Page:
The TZ-OCF-80 is an Off Center Fed wire antenna designed to permit operation on the 80m, 40m, 20m and 10m amateur bands. The antenna is ideal for local communications within 1000-2000 km of your location or for DX depending on how high the antenna is mounted and in what configuration. If you're new to the HF bands and want to try a bit of local ragchewing, why not experiment with this antenna first. Alternatively, when the antenna is mounted at height, and well in the clear, this antenna will permit DX contacts to be made on the 10m, 20m and 40m ham bands but especially the 20m band.
Because of end effect, your TZ-OCF-80 has been trimmed for resonance in the main phone sections of the 40m, 20m and 10m bands. This has the effect of having resonance on 80m a little low in the band (around 3.5MHz). However, this is the best compromise for all around performance of this simple, light weight, mulit-frequency antenna.
For local communications around your location within 1-2000km the antenna can be mounted in either a dipole configuration, low to the ground at heights of approximately 10m or so. For local QSOs the antenna is best mounted at a height of between 8m and 10m. Note at low heights, the impedance of the antenna on 80m will approach 100 ohms or less representing a VSWR of 2.0:1 or more. The antenna will still be effective but an antenna tuner may be required to present a better load to the transceiver. Best VSWR results are obtained when the antenna is mounted 15m or more above ground.
For effective DX contacts the antenna should be mounted at least 15m above the ground at all points and be configured in a straight dipole configuration. At heights of 20m or greater the antenna will produce outstanding DX results on both 10m, 20m and 40m. At 30m or greater, DXCC on the these bands will only be limited by your own commitment to being there when the DX is! As the sunspot cycle improves, DXCC with 100w will be easily achievable using this antenna.
BLOCK SIZE & MOUNTING CONSIDERATIONS
For the amateur without much room, or dollars, or who has an XYL not keen on a big antenna and tower in the back yard, this can be a real opportunity. The wire and traps of the antenna are made from (blue or grey) covered PVC and painted to produce a minimal visual impact - as far as possible for an antenna! Most regulations in Australia permit a mast to be erected 3m above the tallest point of the building (primarily intended for TV antennas) but this ruling can effectively be used to get your ham antenna up at least 8m.
The ground space required for the antenna in a dipole configuration is 42.2m from end to end. Configuration in an inverted vee is NOT recommended or supported for this antenna. If your block is not large enough to support the antenna elements in a straight line, the element may be bent on the long end towards the ground to a configuration that suits your block shape and size. Do not turn in the horizontal plane - make the turn in the vertical plane as this reduces unwanted braid currents in the feedline. VSWR may deteriorate in this instance but a tuner may be used and the antenna radiation pattern and efficiency will not be greatly effected.
Ensure that the feedline from the balun is dropped vertically from the feedpoint to the ground and run the feedline along the ground to the shack or operating position for as long as possible. If necessary a further feedline choke may be inserted in the feedline if undesired feedline currents present a problem at your installation. Ideally, the feedline should be run vertically downwards until it touches the ground to reduce the probability of undesired feedline currents and radiation. This helps to reduce or prevent TVI.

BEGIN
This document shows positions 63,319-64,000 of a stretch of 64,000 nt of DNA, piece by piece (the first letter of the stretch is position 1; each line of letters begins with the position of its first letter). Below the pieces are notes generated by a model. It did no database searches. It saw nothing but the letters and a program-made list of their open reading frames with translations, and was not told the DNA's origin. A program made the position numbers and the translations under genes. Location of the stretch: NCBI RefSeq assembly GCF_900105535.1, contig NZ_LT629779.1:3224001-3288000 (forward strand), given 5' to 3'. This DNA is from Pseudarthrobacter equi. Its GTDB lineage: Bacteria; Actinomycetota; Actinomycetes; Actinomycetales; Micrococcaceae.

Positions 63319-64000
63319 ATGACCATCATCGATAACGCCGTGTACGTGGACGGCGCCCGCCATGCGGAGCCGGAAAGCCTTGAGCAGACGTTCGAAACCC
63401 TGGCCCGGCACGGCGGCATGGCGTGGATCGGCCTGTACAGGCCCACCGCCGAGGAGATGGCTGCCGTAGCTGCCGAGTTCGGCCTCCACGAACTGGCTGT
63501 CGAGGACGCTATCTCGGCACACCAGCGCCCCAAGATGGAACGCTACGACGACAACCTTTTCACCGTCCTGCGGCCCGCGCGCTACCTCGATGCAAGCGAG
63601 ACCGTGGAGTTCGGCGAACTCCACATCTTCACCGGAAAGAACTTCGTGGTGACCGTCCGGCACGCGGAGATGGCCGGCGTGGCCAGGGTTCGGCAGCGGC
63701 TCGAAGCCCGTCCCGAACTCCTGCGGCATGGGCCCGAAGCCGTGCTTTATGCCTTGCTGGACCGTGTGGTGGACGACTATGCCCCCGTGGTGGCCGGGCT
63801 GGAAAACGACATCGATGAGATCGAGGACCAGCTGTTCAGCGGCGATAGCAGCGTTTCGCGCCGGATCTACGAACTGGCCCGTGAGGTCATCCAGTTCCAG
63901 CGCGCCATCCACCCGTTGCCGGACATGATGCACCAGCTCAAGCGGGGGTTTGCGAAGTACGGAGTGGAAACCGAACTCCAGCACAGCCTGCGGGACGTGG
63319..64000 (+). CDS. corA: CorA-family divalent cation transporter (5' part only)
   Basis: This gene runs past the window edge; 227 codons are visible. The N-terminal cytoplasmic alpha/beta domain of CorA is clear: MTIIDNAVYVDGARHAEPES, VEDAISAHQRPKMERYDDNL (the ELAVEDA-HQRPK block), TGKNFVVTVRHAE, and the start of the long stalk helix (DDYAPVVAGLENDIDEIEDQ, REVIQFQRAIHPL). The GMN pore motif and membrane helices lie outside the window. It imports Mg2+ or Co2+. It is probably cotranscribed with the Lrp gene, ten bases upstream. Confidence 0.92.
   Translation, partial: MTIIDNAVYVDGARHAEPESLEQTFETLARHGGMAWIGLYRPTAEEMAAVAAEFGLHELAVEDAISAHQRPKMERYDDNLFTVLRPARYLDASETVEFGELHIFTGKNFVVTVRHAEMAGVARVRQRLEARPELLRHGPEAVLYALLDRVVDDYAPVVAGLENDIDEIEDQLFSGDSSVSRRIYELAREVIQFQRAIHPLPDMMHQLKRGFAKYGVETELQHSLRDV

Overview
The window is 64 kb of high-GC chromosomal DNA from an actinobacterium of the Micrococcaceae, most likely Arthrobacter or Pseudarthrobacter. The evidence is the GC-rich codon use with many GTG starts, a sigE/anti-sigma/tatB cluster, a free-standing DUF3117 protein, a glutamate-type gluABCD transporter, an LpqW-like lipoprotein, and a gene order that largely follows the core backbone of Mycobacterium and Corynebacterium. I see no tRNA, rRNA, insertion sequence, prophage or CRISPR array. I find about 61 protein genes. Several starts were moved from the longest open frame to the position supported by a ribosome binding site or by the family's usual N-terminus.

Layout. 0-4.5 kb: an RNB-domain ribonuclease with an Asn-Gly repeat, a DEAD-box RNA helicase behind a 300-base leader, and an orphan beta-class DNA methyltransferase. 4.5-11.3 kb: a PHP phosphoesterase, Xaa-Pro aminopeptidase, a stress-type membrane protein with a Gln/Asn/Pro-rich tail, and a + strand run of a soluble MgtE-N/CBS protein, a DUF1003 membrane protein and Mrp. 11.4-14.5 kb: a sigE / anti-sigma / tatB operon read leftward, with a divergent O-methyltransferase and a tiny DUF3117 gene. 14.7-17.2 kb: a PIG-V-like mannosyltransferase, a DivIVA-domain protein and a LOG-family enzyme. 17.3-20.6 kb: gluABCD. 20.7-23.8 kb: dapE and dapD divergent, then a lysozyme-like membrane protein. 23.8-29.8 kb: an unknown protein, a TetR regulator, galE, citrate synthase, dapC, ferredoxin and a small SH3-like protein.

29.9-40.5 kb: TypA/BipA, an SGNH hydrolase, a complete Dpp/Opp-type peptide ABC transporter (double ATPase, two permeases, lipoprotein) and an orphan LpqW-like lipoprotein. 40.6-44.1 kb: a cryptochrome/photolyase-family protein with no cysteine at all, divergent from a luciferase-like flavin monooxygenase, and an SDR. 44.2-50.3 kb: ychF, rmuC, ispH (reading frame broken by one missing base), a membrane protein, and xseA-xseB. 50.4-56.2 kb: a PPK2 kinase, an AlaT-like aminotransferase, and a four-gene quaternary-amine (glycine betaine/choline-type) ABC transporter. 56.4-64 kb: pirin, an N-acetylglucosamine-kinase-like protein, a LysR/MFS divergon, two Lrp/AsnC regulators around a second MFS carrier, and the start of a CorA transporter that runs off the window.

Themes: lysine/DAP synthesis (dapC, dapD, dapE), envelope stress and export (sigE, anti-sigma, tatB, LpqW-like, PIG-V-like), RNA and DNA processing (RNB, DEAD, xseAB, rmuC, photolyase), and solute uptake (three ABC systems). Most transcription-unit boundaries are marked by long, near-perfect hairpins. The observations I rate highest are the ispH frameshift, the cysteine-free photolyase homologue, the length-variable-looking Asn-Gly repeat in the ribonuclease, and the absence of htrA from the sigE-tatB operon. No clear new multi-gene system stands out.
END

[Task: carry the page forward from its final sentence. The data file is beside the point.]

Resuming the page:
Note that due to the proximity of the ground, end effect, etc, the VSWR dip point of the antenna will vary with the configuration selected and the height above ground. This is a matter of physics! Anyone who tells you otherwise does not know what they are talking about. Changing the height above ground can improve or degrade the VSWR or resonant frequency of the antenna. Each installation will be slightly different and yield slightly different results
ANTENNA DESIGN AND COMPONENTS
The TZ-OCF-40 is one of the most simple yet effective multi-frequency antennas. Light weight but strong PVC covered, multi-stranded copper wire is used for longevity and low resistive losses. The antenna does not use any traps.
A dual core 4:1 current mode (Guanella) balun is used to provide excellent choking impedance to unwanted external surface braid currents on the feedline. The balun also provides the necessary 4:1 impedance ratio transformation to permit low VSWR over the frequency bands of operation. The Rippletech TZ-230D-4M balun is supplied with this antenna. There is no need to purchase a separate balun, and Rippletech never encourages feeding a balanced antenna using coaxial cable without a balun installed. Note some suppliers, quote and supply antennas without a balun (only an insulating block and UHF style SO-259). Make no mistake, use a balun and get optimum performance from your antenna system.
Stainless steel end terminations are provided so that the user can attach suitable ropes to secure the antenna to its end supports. Stainless steel fasteners are used throughout.
The TZ-OCF-80 is also a fantastic antenna for portable operation. Tied between two trees a suitable distance apart, will yield excellent results, with a minimum of effort. The antenna is very lightweight and easy to support in trees or small support structures.